Modern life can be very hectic with work and family commitments, endless emails, and constant messages coming through on our phones. When we get stressed out, our blood pressure can rise and we can develop hypertension, which isn’t good for our health. When things get too much for us, we sometimes forget to pay enough attention to looking after ourselves, and we may eat and drink too much and not do enough exercise. If this goes on for too long, it can have an impact on our health. In particular, it can lead to high blood pressure.1
Do you feel busy or stressed out, or that there are just not enough hours in the day to get everything done?
This can be a real problem because high blood pressure, or hypertension, is a risk factor for stroke and other heart diseases that play a role in about 1 in 5 deaths worldwide. 1
For people with high blood pressure, usually, the best thing they can do to help themselves is to make changes to their lifestyle, like reducing the amount of salt they eat, getting active, drinking less alcohol, and eating a healthy diet rich in fruit and vegetables.2 And these lifestyle modifications often work as well as, or better than, taking blood pressure drugs.3 One other healthcare option that some people turn to when they have it is chiropractic care.
Journal of Human Hypertension Study
This may be because of a study that reported some quite startling results that were published in the Journal of Human Hypertension and gained quite a lot of exposure in the press when it was published.4
In this study, researchers did a randomized controlled trial with 50 patients with early-stage high blood pressure. Half of them received specific chiropractic care that focused on the top of their neck for 8 weeks, and the other half received sham care, or pretend chiropractic care. The researchers were interested in seeing whether the group that received real chiropractic care had a significant reduction in blood pressure compared to the control group.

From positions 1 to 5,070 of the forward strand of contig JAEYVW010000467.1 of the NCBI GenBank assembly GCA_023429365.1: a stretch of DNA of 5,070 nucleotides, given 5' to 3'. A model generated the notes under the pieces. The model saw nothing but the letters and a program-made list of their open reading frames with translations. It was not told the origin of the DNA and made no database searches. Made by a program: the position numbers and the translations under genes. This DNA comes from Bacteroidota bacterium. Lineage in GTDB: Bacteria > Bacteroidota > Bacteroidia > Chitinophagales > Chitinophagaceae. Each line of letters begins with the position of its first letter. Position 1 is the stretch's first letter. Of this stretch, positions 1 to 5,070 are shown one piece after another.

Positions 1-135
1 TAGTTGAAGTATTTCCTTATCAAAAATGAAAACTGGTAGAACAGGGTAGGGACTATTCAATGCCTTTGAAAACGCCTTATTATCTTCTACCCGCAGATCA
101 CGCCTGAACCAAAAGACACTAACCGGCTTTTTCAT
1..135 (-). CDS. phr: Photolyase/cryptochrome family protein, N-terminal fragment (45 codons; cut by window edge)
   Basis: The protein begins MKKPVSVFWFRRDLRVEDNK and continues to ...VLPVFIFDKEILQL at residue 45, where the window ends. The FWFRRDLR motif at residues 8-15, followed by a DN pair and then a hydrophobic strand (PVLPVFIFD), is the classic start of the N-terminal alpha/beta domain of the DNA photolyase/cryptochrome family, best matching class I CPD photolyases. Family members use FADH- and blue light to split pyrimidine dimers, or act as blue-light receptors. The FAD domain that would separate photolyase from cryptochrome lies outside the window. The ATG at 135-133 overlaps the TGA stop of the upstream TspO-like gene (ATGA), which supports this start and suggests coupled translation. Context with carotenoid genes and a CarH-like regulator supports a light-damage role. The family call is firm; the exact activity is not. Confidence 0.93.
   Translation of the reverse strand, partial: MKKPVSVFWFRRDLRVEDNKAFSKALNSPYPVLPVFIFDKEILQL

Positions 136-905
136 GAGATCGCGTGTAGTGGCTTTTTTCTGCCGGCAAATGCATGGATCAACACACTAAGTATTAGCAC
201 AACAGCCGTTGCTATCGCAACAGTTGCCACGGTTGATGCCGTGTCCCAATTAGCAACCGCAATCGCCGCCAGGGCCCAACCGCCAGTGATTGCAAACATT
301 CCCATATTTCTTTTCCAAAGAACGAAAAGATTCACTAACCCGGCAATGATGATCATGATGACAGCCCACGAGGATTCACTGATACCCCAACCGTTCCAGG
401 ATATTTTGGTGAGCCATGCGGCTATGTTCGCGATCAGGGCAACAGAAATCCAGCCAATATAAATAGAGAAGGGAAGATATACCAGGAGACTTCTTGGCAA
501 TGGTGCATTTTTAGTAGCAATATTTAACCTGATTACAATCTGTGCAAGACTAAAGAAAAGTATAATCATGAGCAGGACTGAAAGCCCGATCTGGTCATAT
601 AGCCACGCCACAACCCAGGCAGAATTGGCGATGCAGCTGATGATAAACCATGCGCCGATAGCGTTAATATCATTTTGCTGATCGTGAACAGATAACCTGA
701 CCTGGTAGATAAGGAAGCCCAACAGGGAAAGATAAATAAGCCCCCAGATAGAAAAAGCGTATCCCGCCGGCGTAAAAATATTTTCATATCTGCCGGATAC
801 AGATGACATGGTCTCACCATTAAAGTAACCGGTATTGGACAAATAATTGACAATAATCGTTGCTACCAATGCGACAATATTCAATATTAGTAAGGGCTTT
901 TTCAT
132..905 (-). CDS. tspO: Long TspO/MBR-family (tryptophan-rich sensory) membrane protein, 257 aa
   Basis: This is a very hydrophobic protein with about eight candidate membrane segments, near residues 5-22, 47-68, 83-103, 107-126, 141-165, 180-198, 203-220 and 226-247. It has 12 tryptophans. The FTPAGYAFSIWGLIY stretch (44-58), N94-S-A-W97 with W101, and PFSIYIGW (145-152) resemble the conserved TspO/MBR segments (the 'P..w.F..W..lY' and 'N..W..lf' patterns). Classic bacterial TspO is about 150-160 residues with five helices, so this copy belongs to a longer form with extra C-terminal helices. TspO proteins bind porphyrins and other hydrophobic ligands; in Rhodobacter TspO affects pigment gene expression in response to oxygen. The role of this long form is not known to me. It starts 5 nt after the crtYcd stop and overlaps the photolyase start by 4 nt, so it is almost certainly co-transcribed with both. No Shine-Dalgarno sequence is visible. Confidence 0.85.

After 8 weeks, the patients that received chiropractic care showed a significant drop in blood pressure compared to those that received pretend chiropractic care. The average decrease for the real adjustment group was an extraordinary 17 mmHg for systolic blood pressure and 10 mmHg for their diastolic blood pressure. This improvement is similar to what happens when 2 different blood pressure drugs are given together.
The patients that received the real chiropractic care showed a significant drop in blood pressure
So, this study got some remarkable results, but like all studies, it has its limitations. For example, it studied an uncommon type of chiropractic technique that was provided by only a single chiropractor. It was also unclear how sound the methods of the study were, and follow-up studies have failed to find the same results.3
So, research reviews point out that more good quality research is needed to be done to better understand the effects of different types of chiropractic techniques and whether they really have an impact on blood pressure or not.5-6 But, this single study does suggest that, for some people with hypertension, it appears that some types of chiropractic care may help them to better control their blood pressure.
Remember that the chiropractor isn’t directly trying to treat their blood pressure. Instead, they’re trying to improve spinal function, with the aim of improving your brain’s ability to regulate what’s going on in your body. And for some people, this may influence their blood pressure.
So, if you’re feeling stressed out, over-busy, or aren’t looking after yourself as well as you could, then take some steps towards living a healthier lifestyle and get your spine checked by a chiropractor, so you can function at your best.
- Lackland & Weber. Global burden of cardiovascular disease and stroke: Hypertension at the core. The Canadian Journal of Cardiology 2015;31(5):569-71.
- Whelton et al. Jama 2002;288(15):1882-8.
- Williams et al. J Hum Hypertens 2004;18(3):139-85.
- Bakris et al. J Hum Hypertens 2007;21(5):347-52.
- Clar et al. Chiropr Man Therap 2014;22(1):12.
- Bronfort et al. Chiropr Osteopat 2010;18:3.
- Dr. Heidi Haavik – BSc(Physiol) BSc(Chiro) PhD
- Dr. Kelly Holt – BSc, BSc(Chiro), PGDipHSc, PhD
- Dr. Jenna Duehr – BChiro, BHSC (Nursing), MHSc